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When Your Birth Plan Doesn't Go As Planned

by Katlyn Joy | March 13, 2012 7:32 AM0 Comments
When Your Birth Plan Doesn't Go As Planned

You are a planner. You love lists and feel satisfaction at knowing what comes next. Checking items off a to-do list is a joy. You have planned your trip to the hospital with two alternate routes and have separate bags packed for labor, hospital, Daddy and baby. You created the perfect birth plan.

Planning ahead is a wise choice but flexibility is something that cannot be overlooked when planning for your baby's birth. As any veteran parent will tell you, things will never go exactly as anticipated no matter how detailed the planning sessions are.

How To Prepare for the Unexpected

Nothing is more important than maintaining a relaxed attitude about your baby's arrival. Being tense will make labor harder, discomfort more difficult to manage, and will mar your memory of the special moment. Try to keep a big picture perspective. The goal is a healthy baby and mother and everything else comes second to that.

Think of the unthinkable.
What if your doctor is out of town? What if you have to have a cesarean section or you must labor in bed? Whatever you fear might happen in your labor, by imagining that worst scenario in advance you take away much of the negative power of the moment. So go ahead and consider your worst what-ifs in order to realize it will not ruin your child's birth day.

Discuss your hopes and fears with your birth partner and your physician.
By talking about what you wish for and dread in a birth experience you can communicate your feelings ahead of time. The moment to tell your doctor or your partner that you are petrified of needles is before the epidural is ordered, not when the anesthesiologist arrives.

Practice relaxation techniques and plan to use them in a variety of situations.
Relaxing stretches, controlled breathing and meditation are all skills that will aid in you many life moments from childbirth to colic, to car breakdowns. Practicing them means that you naturally can adjust to stress levels with a relaxation technique.

Have a good support person.
Having someone who you know understands your desires and fears and will be your sounding board and your voice when necessary removes a heavy load of stress from your shoulders. Don't try to do it all on your own.

Things Most Likely to Go Wrong

Your preferred provider doesn't make it to the birth in time.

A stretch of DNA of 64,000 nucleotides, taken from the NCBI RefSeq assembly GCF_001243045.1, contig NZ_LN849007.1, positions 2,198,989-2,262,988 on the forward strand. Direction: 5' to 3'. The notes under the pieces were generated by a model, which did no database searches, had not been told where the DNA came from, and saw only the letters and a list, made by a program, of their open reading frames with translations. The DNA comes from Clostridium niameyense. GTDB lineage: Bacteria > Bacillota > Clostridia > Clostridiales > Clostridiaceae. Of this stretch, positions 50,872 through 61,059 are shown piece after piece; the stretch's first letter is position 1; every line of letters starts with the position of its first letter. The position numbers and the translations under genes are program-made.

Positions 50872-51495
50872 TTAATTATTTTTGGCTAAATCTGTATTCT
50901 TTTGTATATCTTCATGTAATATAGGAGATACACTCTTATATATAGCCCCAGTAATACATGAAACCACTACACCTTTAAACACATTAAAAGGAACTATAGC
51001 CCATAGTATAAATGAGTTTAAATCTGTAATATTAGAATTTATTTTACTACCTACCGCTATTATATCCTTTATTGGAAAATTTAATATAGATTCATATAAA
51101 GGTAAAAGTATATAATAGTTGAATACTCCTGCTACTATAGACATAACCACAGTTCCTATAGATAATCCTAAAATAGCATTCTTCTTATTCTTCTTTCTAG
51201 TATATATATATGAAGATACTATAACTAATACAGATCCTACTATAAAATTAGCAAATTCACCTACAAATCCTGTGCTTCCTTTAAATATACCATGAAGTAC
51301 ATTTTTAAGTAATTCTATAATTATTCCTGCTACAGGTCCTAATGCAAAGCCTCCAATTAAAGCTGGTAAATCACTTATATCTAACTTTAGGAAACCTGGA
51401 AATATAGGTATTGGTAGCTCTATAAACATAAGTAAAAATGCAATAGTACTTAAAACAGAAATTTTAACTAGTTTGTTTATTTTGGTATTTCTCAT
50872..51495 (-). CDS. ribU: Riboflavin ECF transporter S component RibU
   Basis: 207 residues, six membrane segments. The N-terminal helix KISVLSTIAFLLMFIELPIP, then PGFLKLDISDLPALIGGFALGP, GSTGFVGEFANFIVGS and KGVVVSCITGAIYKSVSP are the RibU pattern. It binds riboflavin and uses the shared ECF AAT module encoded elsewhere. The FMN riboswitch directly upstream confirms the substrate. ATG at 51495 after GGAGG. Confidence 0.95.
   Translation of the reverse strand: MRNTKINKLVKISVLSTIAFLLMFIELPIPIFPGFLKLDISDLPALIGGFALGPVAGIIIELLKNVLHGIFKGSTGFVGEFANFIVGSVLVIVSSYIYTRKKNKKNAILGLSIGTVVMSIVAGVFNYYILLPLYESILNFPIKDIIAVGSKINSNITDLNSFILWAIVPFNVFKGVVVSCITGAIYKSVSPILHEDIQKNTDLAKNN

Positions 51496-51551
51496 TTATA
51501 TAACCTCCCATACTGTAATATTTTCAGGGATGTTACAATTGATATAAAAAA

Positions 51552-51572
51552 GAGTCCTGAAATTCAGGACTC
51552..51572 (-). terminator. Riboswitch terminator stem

If a partner from your doctor's practice or even a nurse ends up making the big catch it won't be the end of the world. With a full load of patients and a personal life, it is a strong possibility your medical professional won't make it for the whole labor and delivery. Don't let it worry you. You really won't care once you stare into your little new one's eyes.

You need pain relief.
You wanted a natural, drug-free labor but into your umpteenth hour of barely progressing labor you've decided not to be a hero. It's OK. Prepare ahead of time for this possibility so you'll be better informed about your options should you decide you need some help on the pain front.

You need a C-section.
Probably the most common of unplanned complications, the cesarean birth might not be your ideal birth but should it be required you'll be much better off if you at least read up on it prior to being told you need one. For an even better experience, consider writing up an alternative birth plan in case of a c-section.

Your labor drags on or has some false starts.
Many a birth story begins with getting sent home dejected one or more times. Or perhaps you thought you'd be one of those lucky ladies who practically spills out the baby in the elevator up to the labor and delivery department yet you spend hours upon hours waiting for a watched and stubborn cervix to dilate. Plan for this by packing a deck of cards, a favorite movie and light snacks for both you and your partner.

Some fleeting scary moments.
Perhaps there is a temporary problem with detecting baby's heart rate or your blood pressure rises unexpectedly. Some hiccups and bumps are more noticeable in our high tech labor environment. Don't let it frighten you. Problems are almost always detected before they actually become scares that are truly worrisome.

It's a boy.or a girl or gulp! Twins. Even with multiple sonograms it's possible for a surprise gender announcement or once in a while, an extra baby to arrive. Or maybe it's much simpler like you thought you were going to give birth to a linebacker and it's a bundle better outfitted in preemie clothes. Surprises are a part of parenting so you might as well get used to going with the flow from day one.

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Water Birth: The Risks and Benefits

Safety of Vaginal Birth After Cesarean


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